Family of fallen Marine receives artist’s portrait

Between two saluting Marines, Cpl. Christopher Scherer rests before a room full of military veterans, family, and friends. All eyes are on him.

A bagpipe player performs "Amazing Grace" as Scherer’s family gathers onstage, crying and hugging each other.

They have come to take him home to Long Island, N.Y.

"He was our son and our boy," said Janet Scherer, Christopher’s mother. "I’m proud of all the things he accomplished, but now it’s time to bring him home."

A portrait of Scherer was presented to his family on Sunday during the Swett Warriors Gala at The Cosmopolitan of Las Vegas.

The painting was created by Texan artist Phil Taylor, who has presented families across the country with portraits of their fallen loved ones through his American Fallen Soldiers project.

"It’s about remembering the fallen hero, but it’s also become a lot more," Taylor said. "It’s about bringing comfort and healing and closure to the family."

Taylor began painting portraits of fallen soldiers after he attended the funeral of friend Capt. Blake Russell in 2006.

Wanting to restore Russell’s personality on canvas, Taylor painted a portrait of Russell in uniform and gave it to his family in 2007.

"His dad called me and told me he felt like his son had finally come home," Taylor said. "I started the project in 2007, beginning with Blake Russell."

Taylor has been an artist for more than 30 years, specializing in black-and-white portraits with colored accents.

He chooses his subjects mostly through online submissions on the project’s website.

Sorting through about 7,000 entries, he picks the families that need closure and support his cause.

When the portraits are completed, he travels to the family’s house and delivers the portraits in person.

"I make about 35 portraits a year, and each takes about 70 to 80 hours to complete," Taylor said. "Scherer is my 174th portrait. This is a journey. I restore the men (and women) and bring them back to their families."

In Scherer’s case, Taylor brought Christopher to an event supported by Swett & Crawford Group, an Atlanta-based insurance brokerage company.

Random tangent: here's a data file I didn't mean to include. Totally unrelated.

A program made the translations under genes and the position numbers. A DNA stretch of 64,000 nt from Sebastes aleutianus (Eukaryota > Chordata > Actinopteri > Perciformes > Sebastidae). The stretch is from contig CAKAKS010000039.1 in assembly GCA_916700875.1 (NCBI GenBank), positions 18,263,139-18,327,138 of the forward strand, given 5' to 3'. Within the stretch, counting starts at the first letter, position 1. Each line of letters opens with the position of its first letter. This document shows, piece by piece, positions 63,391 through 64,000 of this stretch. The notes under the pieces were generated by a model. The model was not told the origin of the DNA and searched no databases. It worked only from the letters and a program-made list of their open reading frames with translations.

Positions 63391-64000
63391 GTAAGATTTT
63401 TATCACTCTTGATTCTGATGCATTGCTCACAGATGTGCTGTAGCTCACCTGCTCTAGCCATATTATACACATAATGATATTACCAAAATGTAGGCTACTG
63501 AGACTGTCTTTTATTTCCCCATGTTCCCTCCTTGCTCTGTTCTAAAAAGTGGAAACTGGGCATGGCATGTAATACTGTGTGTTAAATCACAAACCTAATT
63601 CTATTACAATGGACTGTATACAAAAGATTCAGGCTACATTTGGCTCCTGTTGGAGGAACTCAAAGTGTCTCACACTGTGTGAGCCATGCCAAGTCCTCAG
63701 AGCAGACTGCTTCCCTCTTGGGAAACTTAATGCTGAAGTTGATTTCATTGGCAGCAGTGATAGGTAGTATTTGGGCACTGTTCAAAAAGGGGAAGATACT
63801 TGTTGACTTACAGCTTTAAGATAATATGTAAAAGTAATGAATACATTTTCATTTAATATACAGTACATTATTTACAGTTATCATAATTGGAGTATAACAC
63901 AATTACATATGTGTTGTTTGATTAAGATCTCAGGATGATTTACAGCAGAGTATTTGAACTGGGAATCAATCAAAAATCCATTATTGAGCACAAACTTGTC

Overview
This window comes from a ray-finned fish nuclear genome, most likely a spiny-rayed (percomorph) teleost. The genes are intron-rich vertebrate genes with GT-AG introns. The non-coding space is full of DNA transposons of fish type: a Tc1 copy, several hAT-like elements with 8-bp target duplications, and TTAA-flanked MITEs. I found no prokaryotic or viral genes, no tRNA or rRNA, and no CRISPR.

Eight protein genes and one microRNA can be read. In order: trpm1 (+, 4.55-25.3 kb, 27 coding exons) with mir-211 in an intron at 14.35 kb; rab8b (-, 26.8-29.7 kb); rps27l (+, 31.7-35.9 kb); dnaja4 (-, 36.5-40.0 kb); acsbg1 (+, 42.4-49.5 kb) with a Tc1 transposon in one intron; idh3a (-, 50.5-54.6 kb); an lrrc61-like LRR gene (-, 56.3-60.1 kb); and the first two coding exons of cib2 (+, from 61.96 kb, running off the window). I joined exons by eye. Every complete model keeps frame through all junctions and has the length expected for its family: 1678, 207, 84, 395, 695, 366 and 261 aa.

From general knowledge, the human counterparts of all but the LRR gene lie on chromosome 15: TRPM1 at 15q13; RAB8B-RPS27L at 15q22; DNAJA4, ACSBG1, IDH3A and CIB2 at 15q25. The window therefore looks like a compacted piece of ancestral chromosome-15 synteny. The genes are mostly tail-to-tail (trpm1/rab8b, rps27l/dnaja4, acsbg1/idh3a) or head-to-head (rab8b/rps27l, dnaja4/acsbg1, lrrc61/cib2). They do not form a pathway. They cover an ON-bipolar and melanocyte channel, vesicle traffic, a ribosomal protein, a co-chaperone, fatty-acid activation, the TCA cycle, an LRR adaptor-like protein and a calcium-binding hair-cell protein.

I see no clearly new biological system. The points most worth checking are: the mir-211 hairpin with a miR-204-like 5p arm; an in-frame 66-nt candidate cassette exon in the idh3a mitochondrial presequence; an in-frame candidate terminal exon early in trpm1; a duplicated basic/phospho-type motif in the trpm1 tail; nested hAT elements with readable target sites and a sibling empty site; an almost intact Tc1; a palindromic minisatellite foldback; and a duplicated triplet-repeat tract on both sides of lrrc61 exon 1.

The company asked that Taylor paint Scherer and present him to his family in Las Vegas.

"I thank the Scherer family for lending me their son for 80 hours so I could talk with him and bring him home," Taylor said.

Scherer died in combat on July 21, 2007, shot by an enemy sniper in Iraq when he was 21 years old.

Born in East Northport, N.Y., Scherer had wanted to be in the military since he was a child. After Sept. 11, he told his parents he wanted to enlist in the Marine Corps.

"My parents told him to research it and come up with the right reasons to join," said Tim Scherer, Christopher’s brother. "He came back and said he wanted to honor and serve his country. They couldn’t argue with that."

Tim said some people didn’t expect much out of his brother when he was in high school because he didn’t get good grades.

"But when he became a Marine, he became a man," Tim said. "He knew what he was capable of then."

During one of his leaves, Christopher visited his home in New York and went to his high school in full uniform.

"He basically said, ‘Look at what I’ve become now,’ " Tim said. "He proved them all wrong."

In April 2007, Christopher shipped out as part of the 1st Marine Expeditionary Force with the 1st Combat Engineer Battalion, 1st Marine Division.

In Kuwait, where they waited to be sent to Iraq, Christopher earned the rank of corporal on June 1.

He was killed seven weeks later in the province of Al Anbar, Iraq.

"I’m so proud of what my brother’s done," Tim said. "We miss him."

The event also honored fallen Navy Seal Lt. Michael Murphy, 29, who died in Afghanistan in 2005.

Murphy was the first to be awarded the Medal of Honor during the war in Afghanistan.

The USS Michael Murphy, a 510-foot Navy destroyer, was also named in his honor.

"Whenever he came home, the phone and doorbell would not stop ringing. He always had a way of bringing people together," said Maureen Murphy, Michael’s mother. "And now look, he’s still bringing everyone together."

Contact reporter Caitlyn Belcher at cbelcher@reviewjournal.com or 702-383-0264.

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